An article in the Harvard Business Review hit home for me and it might help you too. It discussed how everyone is experiencing collective grief. I encourage you to read it and make your mental health a priority during this time. Think of things that bring you joy and engage in one of those activities each day. I have even found greater social connection by just stepping outside my home and spending time in my yard. I have met more neighbors than I had prior to stay-at-home orders and there are many more people out taking walks. Finally, if you are feeling especially down, reach out to your healthcare provider to seek professional mental health services.

Even though we are physically distant from one another, it doesn’t mean we need to be socially distant. Engage with a friend or family member in an activity through a video call or phone call, such as playing a game, doing crafts, or cooking together. Sometimes it feels more connecting to engage in an activity together rather than just sitting and talking, where the conversation inevitably returns to the topic on everyone’s mind, COVID-19. Local chapters of the the American Council of the Blind are hosting community events through conference calls to help individuals stay connected during social distancing. You can sign up to receive information about upcoming events such as coffee social, chair yoga, sobriety first, and technology discussions.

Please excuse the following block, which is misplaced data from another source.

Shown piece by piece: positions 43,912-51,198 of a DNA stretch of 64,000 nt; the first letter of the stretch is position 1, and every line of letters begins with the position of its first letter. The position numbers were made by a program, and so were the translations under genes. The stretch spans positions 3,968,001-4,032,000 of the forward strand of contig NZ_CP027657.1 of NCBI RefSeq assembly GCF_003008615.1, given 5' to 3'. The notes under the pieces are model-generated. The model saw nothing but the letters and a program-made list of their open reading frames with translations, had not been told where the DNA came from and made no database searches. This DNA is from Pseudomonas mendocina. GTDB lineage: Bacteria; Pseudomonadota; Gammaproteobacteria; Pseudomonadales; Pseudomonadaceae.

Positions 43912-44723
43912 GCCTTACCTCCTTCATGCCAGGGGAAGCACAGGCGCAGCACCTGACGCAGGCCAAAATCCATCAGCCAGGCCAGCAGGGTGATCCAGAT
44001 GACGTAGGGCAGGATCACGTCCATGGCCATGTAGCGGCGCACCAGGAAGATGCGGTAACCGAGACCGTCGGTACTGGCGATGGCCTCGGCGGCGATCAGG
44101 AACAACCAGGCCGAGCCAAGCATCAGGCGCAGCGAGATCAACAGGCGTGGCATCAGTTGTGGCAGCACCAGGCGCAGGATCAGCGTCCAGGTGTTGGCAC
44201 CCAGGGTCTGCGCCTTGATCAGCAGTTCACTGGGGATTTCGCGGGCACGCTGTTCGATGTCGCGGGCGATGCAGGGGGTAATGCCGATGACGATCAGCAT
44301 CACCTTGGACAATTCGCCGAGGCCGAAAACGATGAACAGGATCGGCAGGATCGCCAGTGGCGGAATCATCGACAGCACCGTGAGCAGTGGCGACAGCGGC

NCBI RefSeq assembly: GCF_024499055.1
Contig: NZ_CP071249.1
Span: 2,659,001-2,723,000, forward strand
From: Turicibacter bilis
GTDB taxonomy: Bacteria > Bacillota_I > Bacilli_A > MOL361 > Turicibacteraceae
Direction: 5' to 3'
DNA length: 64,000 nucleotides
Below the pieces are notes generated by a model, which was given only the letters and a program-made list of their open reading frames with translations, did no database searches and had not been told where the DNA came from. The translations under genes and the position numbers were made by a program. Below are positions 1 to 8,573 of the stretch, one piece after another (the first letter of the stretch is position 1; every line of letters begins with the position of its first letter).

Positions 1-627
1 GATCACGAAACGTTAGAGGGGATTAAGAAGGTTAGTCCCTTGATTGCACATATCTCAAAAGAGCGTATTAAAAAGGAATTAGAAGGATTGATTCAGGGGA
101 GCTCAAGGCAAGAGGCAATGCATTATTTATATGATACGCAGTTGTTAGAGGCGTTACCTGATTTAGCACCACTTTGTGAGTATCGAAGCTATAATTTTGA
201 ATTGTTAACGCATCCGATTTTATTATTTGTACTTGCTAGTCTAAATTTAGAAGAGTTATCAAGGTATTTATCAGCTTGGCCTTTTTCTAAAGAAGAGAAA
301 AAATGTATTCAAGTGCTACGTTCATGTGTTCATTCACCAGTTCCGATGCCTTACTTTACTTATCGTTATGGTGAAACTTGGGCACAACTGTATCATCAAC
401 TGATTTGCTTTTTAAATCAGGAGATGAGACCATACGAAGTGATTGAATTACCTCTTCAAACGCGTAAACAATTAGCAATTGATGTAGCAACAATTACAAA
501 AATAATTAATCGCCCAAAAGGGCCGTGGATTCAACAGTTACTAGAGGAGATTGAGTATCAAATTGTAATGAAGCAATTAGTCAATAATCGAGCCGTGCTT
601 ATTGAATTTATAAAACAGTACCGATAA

Boost your mood with movement

We know that our mental health is supported by physical activity. Physical activity can help our mood and help us stay in shape. This could be as simple as taking a walk in your neighborhood.

There are also several resources specifically tailored to blind and visually impaired individuals. A local organization, the Northwest Association of Blind Athletes has a 30-day workout challenge posted on their YouTube channel. You can join anytime and enjoy the variety of daily workouts they post through your computer, smartphone or tablet. The Eyes Free Fitness program produces audio-described fitness routines on their YouTube channel that can be accessed from any device as well.